British Muslims and other minority groups need better access to healthcare services

Do we need a more diverse range of people to develop our health and social care services in order to tackle inequality in accessing care?

A new report from University College London says we do, and has laid bare difficulties faced by British Muslims when trying to access ­palliative and end-of-life care.

The report – a collaboration between the Muslim Council of Britain, end-of-life charity Marie Curie, the University of Leeds and UCL – reveals a postcode lottery of care.

It says the Covid-19 pandemic made pre-existing health inequalities worse, and disproportionately affected the health of people from most minority groups.

Family members described not knowing how to support their loved ones’ distressing symptoms, and ­struggling to get the information and support they needed.

As a result, healthcare providers need to do more to raise awareness of what ­palliative and end-of-life care services are available to minority groups, including British Muslims.

Zara Mohammed, secretary general of the Muslim Council of Britain, said: “This report highlights the deep-seated nature of health inequalities and their particular ­prevalence within British Muslim communities”.

Moreover, during the peak of the pandemic, minority groups had the highest rate of Covid-19 deaths.

Key to the report were interviews by members of the British Muslim community with people who had experienced the health system during the Covid-19 pandemic. Families and patients described difficulties in accessing healthcare, isolation and restrictions around rituals.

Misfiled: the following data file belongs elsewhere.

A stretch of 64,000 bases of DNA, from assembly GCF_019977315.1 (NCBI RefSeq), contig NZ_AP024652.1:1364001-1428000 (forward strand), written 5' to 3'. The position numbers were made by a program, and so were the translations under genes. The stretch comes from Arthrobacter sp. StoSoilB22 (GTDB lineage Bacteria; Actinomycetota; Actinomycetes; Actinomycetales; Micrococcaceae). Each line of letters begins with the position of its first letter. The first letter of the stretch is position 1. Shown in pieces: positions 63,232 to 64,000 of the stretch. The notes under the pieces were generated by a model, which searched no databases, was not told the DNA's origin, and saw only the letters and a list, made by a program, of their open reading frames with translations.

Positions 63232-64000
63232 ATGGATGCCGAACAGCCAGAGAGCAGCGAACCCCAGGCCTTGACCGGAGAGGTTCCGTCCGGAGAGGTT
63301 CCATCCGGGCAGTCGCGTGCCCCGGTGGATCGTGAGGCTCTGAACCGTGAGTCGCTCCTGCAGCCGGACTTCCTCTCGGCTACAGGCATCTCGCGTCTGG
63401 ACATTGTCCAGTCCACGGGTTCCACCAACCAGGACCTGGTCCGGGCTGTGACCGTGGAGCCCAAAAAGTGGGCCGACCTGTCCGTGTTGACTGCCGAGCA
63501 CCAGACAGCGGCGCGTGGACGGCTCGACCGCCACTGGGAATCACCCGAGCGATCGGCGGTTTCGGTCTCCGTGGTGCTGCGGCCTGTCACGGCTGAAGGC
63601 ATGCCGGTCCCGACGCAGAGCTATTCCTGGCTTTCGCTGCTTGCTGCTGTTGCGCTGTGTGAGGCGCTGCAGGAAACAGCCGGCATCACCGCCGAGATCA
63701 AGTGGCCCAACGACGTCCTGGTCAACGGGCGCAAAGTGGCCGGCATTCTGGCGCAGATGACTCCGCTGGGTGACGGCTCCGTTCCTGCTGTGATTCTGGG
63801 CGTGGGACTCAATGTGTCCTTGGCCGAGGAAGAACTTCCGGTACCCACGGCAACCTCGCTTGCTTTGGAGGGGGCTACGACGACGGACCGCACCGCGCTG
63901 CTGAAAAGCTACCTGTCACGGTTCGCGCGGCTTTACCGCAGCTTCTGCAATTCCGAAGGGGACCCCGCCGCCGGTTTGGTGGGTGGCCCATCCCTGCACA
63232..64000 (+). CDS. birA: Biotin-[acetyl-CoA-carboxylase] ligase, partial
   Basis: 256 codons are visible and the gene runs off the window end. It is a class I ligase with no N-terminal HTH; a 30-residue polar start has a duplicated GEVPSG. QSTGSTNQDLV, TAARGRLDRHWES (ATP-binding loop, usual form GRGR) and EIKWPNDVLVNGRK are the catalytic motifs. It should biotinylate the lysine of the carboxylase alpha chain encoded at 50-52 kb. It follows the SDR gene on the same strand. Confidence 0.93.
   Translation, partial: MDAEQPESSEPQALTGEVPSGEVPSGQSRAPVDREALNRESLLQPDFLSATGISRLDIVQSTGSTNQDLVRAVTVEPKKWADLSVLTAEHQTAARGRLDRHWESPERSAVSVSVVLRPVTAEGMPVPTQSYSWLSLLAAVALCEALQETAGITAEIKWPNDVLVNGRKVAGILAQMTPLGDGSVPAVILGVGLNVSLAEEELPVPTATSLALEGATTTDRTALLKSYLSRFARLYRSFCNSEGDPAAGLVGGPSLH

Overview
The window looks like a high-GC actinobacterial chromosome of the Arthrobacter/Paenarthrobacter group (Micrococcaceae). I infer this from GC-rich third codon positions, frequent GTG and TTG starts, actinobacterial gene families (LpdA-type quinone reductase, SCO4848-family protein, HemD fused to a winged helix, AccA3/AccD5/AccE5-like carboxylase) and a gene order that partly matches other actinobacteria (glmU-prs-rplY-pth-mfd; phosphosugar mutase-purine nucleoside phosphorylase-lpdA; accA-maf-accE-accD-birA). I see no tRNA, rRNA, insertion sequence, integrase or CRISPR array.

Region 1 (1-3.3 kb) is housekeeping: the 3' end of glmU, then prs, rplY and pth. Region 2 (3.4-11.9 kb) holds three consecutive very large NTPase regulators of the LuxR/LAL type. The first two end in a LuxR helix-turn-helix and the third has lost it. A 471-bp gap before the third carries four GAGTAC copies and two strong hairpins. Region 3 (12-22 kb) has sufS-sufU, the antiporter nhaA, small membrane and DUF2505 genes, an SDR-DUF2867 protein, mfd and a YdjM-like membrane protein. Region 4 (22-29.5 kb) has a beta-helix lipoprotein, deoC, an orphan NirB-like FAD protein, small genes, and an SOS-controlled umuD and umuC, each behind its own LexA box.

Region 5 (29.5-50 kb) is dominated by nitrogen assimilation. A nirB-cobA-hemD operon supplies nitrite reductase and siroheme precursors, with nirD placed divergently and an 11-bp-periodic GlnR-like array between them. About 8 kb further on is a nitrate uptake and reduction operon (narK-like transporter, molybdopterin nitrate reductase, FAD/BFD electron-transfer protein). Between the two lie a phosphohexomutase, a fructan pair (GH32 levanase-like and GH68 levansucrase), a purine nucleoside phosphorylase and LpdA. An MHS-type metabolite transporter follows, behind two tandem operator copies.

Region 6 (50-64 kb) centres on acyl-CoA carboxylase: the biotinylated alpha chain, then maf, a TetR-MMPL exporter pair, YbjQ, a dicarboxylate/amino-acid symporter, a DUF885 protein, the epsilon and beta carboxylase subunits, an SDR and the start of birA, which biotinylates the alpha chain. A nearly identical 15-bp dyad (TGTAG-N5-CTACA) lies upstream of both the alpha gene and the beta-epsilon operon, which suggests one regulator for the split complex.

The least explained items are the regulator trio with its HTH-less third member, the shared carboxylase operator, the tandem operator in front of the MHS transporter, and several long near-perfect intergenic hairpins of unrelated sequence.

The shift to online and virtual delivery of care during Covid-19 compounded difficulties, with ­healthcare providers relying too much on digital solutions which many people struggle to access.

Patients also felt unsure about how to access information or support for their care needs, and sometimes ­struggled to be understood.

Co-author Dr Gemma Clarke, from the University of Leeds, said: “British Muslims told us they felt left behind and didn’t know where to turn for help during the most difficult times of their lives.

“We want our work to be used to design better services that properly support the people that need them.”

Co-author Dr Briony Hudson, of UCL Psychiatry and Marie Curie, said: “What is also clear from this research is that more support is needed for those who do not have the support of family networks.

“It is crucial those who are isolated or vulnerable have routes into the support that they need.”

The report makes recommendations for improving care for minority groups.

These include providing culturally appropriate services, better support for family and carers of people with palliative care needs, tackling health exclusion through early involvement, and making information more ­accessible.

It’s about time this started happening.